Up to 70 percent of Fijians are estimated to support agriculture and fisheries, mainly for housing needs. Only a few percent of the formal labor force is found in agriculture.
Around four in Fijian with formal employment work in the industry. Others are employed in the large service sector, for example in the tourism industry.
A minority of the formal employees are union members. Fijians and Indians usually have separate allies. Under the military regime of the communes, the unions were so limited by strict rules that normal union activities were virtually impossible in practice.
The official unemployment rate has been around 8–9 per cent during the 2010s, but the proportion of underemployed and extremely low paid is estimated to be considerably higher. In recent years, many jobs have been lost in the sugar and clothing industry.
- COUNTRYAAH: List of key population facts of Fiji, covering most basic population data, religion statistics, and language profiles.
FACTS – LABOR MARKET
4.2 percent (2019)
14.5 percent (2019)
The sanctions are lifted
The transition to civilian government in Fiji causes Australia and the United States to lift the remaining sanctions against the country.
Fiji regains membership in PIF
The Pacific Pacific Islands Regional Cooperation Organization (PIF) votes unanimously to restore Fiji’s full membership.
Fiji re-enters the Commonwealth
The Commonwealth decides to restore Fiji’s full membership. The decision is a result of earlier elections being declared free and fair by independent observers earlier that month, and the executive power now lies in the hands of a elected, civilian government.
Bainimarama is elected prime minister
Frank Voreqe Bainimarama is elected by parliament as prime minister after his party Fiji first won the parliamentary elections earlier that month. Two days later he presents his new government, with Timoci Lesi Natuva as Minister of Defense, Aiyaz Sayed-Khaiyum as Minister of Finance and Ratu Inoke Kubuabola as Foreign Minister.
Bainimarama’s party wins the election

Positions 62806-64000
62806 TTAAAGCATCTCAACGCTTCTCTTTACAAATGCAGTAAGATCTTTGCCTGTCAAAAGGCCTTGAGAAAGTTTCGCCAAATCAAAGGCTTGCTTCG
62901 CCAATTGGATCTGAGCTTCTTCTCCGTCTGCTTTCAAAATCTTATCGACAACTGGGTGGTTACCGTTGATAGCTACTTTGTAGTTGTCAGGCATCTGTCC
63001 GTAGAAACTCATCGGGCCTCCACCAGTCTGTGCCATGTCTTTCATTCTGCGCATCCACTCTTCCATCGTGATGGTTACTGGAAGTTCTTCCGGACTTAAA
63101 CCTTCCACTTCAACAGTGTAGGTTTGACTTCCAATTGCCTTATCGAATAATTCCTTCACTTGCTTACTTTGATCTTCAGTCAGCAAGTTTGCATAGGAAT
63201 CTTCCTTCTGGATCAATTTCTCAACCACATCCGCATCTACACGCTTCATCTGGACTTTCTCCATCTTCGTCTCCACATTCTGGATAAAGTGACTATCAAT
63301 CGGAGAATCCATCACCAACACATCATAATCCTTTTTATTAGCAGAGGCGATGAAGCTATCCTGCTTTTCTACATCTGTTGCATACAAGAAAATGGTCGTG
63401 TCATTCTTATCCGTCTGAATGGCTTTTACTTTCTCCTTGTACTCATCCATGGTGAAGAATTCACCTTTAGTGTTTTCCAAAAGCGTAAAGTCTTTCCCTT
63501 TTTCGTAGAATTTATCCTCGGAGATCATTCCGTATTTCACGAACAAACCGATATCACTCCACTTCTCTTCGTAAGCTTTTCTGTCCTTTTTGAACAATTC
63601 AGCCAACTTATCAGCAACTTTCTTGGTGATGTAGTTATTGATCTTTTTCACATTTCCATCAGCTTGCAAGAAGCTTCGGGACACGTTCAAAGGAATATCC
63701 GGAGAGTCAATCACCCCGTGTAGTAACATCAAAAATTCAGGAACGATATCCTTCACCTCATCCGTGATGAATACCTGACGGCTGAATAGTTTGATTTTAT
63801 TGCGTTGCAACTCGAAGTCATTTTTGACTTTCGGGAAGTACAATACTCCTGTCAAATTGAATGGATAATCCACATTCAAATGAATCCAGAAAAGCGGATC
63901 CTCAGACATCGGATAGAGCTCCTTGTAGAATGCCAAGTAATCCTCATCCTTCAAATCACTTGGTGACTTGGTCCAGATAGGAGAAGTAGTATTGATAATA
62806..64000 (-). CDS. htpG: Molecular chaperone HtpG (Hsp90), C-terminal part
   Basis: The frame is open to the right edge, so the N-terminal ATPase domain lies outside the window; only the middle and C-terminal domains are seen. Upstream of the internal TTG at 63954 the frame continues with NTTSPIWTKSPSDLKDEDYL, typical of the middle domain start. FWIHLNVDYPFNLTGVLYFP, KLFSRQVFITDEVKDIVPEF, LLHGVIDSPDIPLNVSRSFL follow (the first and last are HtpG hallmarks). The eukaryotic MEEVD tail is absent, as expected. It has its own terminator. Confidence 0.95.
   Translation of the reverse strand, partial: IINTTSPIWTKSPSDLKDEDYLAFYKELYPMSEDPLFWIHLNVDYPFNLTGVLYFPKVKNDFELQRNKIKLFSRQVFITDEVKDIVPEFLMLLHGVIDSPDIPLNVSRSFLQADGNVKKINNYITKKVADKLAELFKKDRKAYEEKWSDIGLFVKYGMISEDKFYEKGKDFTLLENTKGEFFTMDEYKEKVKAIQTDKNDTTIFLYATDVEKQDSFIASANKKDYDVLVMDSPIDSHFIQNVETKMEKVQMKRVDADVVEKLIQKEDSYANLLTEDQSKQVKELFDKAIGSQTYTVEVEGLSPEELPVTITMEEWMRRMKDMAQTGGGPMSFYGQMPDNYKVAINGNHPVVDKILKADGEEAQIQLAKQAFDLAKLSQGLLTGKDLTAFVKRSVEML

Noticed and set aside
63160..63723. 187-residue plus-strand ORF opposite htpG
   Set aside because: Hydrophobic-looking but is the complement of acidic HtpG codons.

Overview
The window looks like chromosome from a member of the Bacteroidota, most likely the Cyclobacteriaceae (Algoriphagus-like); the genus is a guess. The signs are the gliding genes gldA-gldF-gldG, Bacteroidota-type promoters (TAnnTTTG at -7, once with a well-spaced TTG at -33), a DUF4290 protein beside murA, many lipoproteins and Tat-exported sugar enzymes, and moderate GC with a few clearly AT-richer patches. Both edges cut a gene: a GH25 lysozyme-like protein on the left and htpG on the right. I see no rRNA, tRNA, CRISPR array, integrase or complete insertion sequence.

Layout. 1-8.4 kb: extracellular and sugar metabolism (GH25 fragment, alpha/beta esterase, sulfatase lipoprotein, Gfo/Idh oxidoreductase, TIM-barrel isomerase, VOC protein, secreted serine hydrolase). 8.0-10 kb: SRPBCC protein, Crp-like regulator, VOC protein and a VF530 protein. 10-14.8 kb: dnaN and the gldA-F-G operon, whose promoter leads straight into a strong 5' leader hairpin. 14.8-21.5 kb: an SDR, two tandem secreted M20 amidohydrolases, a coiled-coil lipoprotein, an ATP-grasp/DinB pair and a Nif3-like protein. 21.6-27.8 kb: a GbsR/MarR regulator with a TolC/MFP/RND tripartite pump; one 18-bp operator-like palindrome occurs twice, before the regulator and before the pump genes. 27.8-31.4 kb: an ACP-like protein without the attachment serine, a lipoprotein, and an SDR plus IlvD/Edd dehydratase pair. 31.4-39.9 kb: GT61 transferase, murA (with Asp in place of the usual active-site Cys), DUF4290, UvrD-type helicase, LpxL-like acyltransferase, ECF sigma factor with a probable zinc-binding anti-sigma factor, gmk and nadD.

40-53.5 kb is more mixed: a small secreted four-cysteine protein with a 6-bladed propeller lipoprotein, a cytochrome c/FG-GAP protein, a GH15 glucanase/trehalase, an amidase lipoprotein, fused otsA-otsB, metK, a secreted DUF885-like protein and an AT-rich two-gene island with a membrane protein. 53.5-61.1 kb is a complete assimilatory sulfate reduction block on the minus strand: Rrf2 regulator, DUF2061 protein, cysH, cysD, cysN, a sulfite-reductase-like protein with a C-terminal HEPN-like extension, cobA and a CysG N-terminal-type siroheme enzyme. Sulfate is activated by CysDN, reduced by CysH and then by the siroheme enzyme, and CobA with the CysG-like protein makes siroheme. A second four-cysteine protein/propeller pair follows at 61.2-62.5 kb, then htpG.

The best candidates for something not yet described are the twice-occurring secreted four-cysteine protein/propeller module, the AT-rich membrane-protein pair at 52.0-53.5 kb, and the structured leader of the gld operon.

Fiji holds its first election since Frank Bainimarama carried out his military coup in 2006. About 590,000 voters elect 50 MEPs from seven different parties. The Election Commission states that the election is going well. Bainimarama’s party Fiji first becomes the largest with 59 percent of the vote (32 seats). The Social Liberal Sodelpa gains 28 percent (15 seats) and the National Federation Party wins 5.5 percent (3 seats). The turnout is just over 84 percent. Eight of the new members are women.
Seven parties are up for election
When the deadline expires for parties to register for participation in the fall elections, seven political parties have registered: Fiji First, the Social Liberal Party Sodelpa, National Federation Party (NFP), Fiji’s Workers’ Party (FLP), People’s Democratic Party (PDP), Fiji’s united Freedom Party and Ett Fiji.
Former head of government is sentenced to fines
Former Prime Minister Mahendra Chaudhry of the Labor Party is sentenced to pay two million Fijian dollars in fines for failing to declare a fortune of 1.5 million Fijian dollars he had placed in Australia. The ruling means that Chaudhry will not be able to run for office this fall.
Bainimarama forms his own party
Fiji’s leader Frank Bainimarama announces that he has formed the political party Fiji First (Fiji First) and that it will run in the September 2014 elections.
Election date set
Fiji’s political leadership announces that parliamentary elections will be held on September 17, 2014.
New Zealand is lifting the sanctions completely
New Zealand completely cancels the sanctions it imposed on Fiji after the 2006 coup.
The Commonwealth partially lets in Fiji
The Commonwealth, which brings together the United Kingdom and former British colonies, decides that Fiji will be allowed to take part in the organization’s work again. The decision comes after an election date is set for September 2014. However, the Commonwealth emphasizes that Fiji’s Election Commission must become more independent, that respect for human rights must be improved and that fundamental freedoms, such as media freedom and organizational freedom, must be strengthened before the country can again become a full-fledged samväldesmedlem.
Former cupmakers are running for election
Former coup leader and prime minister, Major General Sitiveni Rabuka (see Modern History), announces that he will stand as an independent candidate in the September 2014 elections.
Bainimarama resigns as Chief of Defense
The coup maker and Prime Minister Frank Bainimarama leaves his post as defense chief, which he had promised to do before the general elections in September 2014. Bainimarama says he, as a civilian, should concentrate on building his own political party.
New Zealand eases sanctions
New Zealand eases the sanctions against Fiji that have been in force since the military coup in 2006. The sports exchange is resumed and the entry ban lifted for relatives of less prominent figures within the Fijian leadership. New Zealand also promises increased financial support and assistance in conducting the elections in September 2014.
The regime’s constitution gets approved
President Epeli Nailatikau approves the new constitution presented by the military regime. The most important change is that the ethnically based political system is abolished (see Political system). The new constitution paves the way for general elections by September 30, 2014.
Constitutional proposals are rejected
A first proposal from the Constitutional Commission, which is commissioned to propose a new constitution, is rejected by the governing military junta. Instead, the military regime begins to write a new draft.